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Brooklyn couple on what it was like co-writing the NYC-set novel 'Mr. Nice Guy'

Journalists Jennifer Miller and Jason Feifer skewer the city's elite magazine world in their new book.

"Mr. Nice Guy," the new book from the

"Mr. Nice Guy," the new book from the husband-and-wife writing duo Jennifer Miller and Jason Feifer, is out Tuesday. Photo Credit: Karim Mustafa / St. Martin's Griffin

Writing is often a solitary task, but when you’re married to another writer, your kitchen can officially double as a fiction writing workshop.

Such is the case with journalist and novelist Jennifer Miller and her spouse, Jason Feifer, the editor-in-chief of Entrepreneur. The two co-wrote the new book “Mr. Nice Guy,” a laugh-out-loud look at New York’s elite magazine world from the perspectives of a sex columnist (Carmen) and a fact checker (Lucas) for Empire, a fictional magazine with offices at One World Trade Center.

amNewYork talked to the Park Slope-based authors, both 38, about their co-writing process.  

What made you want to write a novel together?

Feifer: My background is in nonfiction and magazines, but I had an idea for a novel for a very long time, since my twenties, when I was corresponding with a sex columnist who had reached out to me for writing advice. Emailing her made me think about this premise. When Jen and I were dating, she tried to get me to write this story, and I failed. After she sold her last novel [“The Heart You Carry Home”], I suggested she write my idea next, and she wanted to work on it together. It’s set in the New York media world, a world we’ve jointly shared in the entire time we’ve known each other – so it was a perfect project to do together.

What was it like to collaborate professionally?  

Miller: When Jason and I were first dating, I had just finished a second draft of my debut novel, “The Year of the Gadfly,” and I was at a point where I was thinking to myself, “Here’s this guy, we’re getting kind of serious, I’ll have this book I‘m going to try and sell and what if he doesn’t like it?” In retrospect, I did this really stupid thing and asked if he would read the novel as a professional editor and give me an edit. It was a make-or-break situation. Luckily Jason did like the book and turned out to be a fabulous editor. It paved the way for us working together on a joint project. I think what made this successful is that we delegated the specific responsibilities: Jason really hates it when he’s working and I’m looking over his shoulder.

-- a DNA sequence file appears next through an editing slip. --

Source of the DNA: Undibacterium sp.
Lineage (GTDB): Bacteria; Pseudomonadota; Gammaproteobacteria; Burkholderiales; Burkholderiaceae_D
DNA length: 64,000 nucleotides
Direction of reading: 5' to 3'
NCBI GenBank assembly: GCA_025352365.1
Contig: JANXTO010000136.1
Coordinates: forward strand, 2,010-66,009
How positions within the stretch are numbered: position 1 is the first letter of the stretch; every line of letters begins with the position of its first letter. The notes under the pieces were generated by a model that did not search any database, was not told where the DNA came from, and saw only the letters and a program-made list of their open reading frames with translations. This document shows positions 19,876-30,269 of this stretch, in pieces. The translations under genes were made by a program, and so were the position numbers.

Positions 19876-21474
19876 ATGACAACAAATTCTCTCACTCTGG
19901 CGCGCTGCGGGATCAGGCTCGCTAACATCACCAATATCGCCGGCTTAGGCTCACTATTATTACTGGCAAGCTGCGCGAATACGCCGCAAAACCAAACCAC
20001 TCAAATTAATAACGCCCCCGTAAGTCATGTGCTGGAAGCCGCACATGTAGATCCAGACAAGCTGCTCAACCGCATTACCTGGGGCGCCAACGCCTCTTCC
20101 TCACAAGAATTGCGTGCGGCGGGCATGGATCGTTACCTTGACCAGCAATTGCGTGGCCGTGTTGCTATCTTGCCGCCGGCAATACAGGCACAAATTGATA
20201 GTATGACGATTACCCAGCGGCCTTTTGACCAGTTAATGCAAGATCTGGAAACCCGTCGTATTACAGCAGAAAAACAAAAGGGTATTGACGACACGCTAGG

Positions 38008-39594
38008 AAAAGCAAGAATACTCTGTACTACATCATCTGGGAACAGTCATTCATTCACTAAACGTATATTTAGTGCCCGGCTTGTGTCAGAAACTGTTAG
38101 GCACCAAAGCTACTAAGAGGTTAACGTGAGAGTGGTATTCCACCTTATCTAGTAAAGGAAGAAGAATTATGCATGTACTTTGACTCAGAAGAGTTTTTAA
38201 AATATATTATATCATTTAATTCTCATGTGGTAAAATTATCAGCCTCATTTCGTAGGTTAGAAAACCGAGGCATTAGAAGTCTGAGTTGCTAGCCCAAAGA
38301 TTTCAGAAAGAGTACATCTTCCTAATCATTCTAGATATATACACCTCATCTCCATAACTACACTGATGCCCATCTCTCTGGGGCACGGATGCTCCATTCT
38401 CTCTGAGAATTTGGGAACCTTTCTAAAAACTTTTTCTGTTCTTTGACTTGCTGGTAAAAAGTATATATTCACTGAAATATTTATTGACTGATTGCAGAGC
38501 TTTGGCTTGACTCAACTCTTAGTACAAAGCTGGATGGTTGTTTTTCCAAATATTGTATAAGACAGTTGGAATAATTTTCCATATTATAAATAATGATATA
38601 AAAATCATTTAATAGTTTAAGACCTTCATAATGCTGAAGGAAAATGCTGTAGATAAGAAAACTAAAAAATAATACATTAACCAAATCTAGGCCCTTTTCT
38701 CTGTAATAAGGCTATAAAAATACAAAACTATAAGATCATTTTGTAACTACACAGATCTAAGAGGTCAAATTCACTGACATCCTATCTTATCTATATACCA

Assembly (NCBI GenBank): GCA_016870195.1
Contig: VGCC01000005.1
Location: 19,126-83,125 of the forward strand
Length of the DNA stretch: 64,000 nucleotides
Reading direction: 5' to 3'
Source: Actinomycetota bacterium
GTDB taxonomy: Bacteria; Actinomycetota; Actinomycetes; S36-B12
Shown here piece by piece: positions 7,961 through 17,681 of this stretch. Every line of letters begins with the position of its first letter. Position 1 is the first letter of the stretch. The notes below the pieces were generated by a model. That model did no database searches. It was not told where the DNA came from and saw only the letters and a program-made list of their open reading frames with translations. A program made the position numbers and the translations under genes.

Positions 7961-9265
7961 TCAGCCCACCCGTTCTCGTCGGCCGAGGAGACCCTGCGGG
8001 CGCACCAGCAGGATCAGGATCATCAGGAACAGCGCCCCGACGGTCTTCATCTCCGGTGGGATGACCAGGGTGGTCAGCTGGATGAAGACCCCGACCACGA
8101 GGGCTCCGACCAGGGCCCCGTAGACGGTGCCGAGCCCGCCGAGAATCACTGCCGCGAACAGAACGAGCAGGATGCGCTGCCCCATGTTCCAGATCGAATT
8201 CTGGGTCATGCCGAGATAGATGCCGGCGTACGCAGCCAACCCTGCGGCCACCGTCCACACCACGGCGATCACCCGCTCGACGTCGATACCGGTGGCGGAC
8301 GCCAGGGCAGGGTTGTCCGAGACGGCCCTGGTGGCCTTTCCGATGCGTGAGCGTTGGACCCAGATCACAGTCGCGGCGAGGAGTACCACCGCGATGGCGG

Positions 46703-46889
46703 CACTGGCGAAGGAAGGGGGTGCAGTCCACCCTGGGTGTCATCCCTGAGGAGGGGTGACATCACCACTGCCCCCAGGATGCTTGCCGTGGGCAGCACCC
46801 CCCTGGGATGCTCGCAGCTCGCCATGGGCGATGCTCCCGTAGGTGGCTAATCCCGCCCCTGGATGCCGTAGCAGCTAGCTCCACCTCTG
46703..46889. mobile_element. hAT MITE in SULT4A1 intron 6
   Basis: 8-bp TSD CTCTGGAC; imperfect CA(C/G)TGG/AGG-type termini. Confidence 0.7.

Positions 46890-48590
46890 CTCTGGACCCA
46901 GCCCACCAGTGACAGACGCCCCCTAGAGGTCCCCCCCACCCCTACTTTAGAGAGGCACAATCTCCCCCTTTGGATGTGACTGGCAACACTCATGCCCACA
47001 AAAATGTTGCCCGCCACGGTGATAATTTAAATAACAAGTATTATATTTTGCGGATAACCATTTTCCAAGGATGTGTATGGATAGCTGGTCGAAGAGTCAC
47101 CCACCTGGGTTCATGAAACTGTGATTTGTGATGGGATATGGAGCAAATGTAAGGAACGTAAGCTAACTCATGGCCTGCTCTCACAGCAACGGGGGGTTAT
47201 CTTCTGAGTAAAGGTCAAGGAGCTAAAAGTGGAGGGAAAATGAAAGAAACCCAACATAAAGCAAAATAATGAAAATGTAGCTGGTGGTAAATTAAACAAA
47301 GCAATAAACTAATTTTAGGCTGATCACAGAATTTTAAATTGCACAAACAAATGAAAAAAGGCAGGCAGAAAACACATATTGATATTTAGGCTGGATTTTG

Feifer: I can’t deal with that at all.

What was the co-writing process like?

Miller: We brought our own strengths. We plotted out the novel together, figured out the narrative and chatted over long car trips and dinners about the characters. We decided I would write the bulk of the narrative and Jason would write the columns, and then we would swap.

Where in New York do you like to write?

Miller: From home, depending on my level of motivation. I will write at home at the island in our kitchen – I have a crazy setup with a computer on a box and my wireless keyboard, because writing has given me a bad back, all of that. I try and work [novel writing] into my regular day as a journalist. If I’m not motivated, I’ll go to a coffee shop. Being around other people motivates me. I’ll also write longhand at the coffee shop. Not having a computer and writing in notebooks can trick you into working, it doesn’t feel like it’s real because you’re just scribbling notes. Then I’ll look forward to the transcription. It’s a mental game that I play with myself.

Feifer: Because I have a day job at a magazine, most of the work that I do is in my office or at home at night in our bedroom. The rare chances I can get to a coffee shop are really wonderful. The Centurion Lounge at LaGuardia Airport is truly one of my favorite places. I’ve been doing a lot of traveling for speaking and I’ll typically arrive early at LGA to sit in the lounge and just start writing, knowing that the next many hours I’m unplugged and focused on what I like to write. I’ll be well-fed and resist the bar. And then I get on the plane and don’t buy the Wi-Fi and crank through it – it’s a rare time in my life when no one can interrupt me.  

Miller: This is not an expense two Brooklyn writers would typically have. We get access because of my dad’s credit card.  

As New Yorkers, how do you portray New York City as both a real and fictional place in your novel?

Miller: I knew from the very beginning I wanted the magazine to be located in 1 WTC, which is where Conde Nast has its headquarters. Jason used to work at 7 World Trade, so when I was envisioning what the offices would look like, I used that. I wanted to capture the aspirational nature of the way that 1 WTC is huge and gleaming.

Feifer: That’s funny because I’m well aware that this Empire office is 1 WTC, [but] I always picture it as a different office. Lucas sits with this group of lowly staffers. 

Miller: It would have been more realistic to have Lucas living in Queens or far out in Brooklyn, based on his salary, but I needed him in the East Village. It’s still possible to find a crappy shoebox apartment there with a roommate. At least, it was.

Feifer: A lot of this book is drawn from a time in my career when I worked on celebrity stuff at Men’s Health and was invited to ridiculous parties. We remember the absurd extravagance of so many places in New York.

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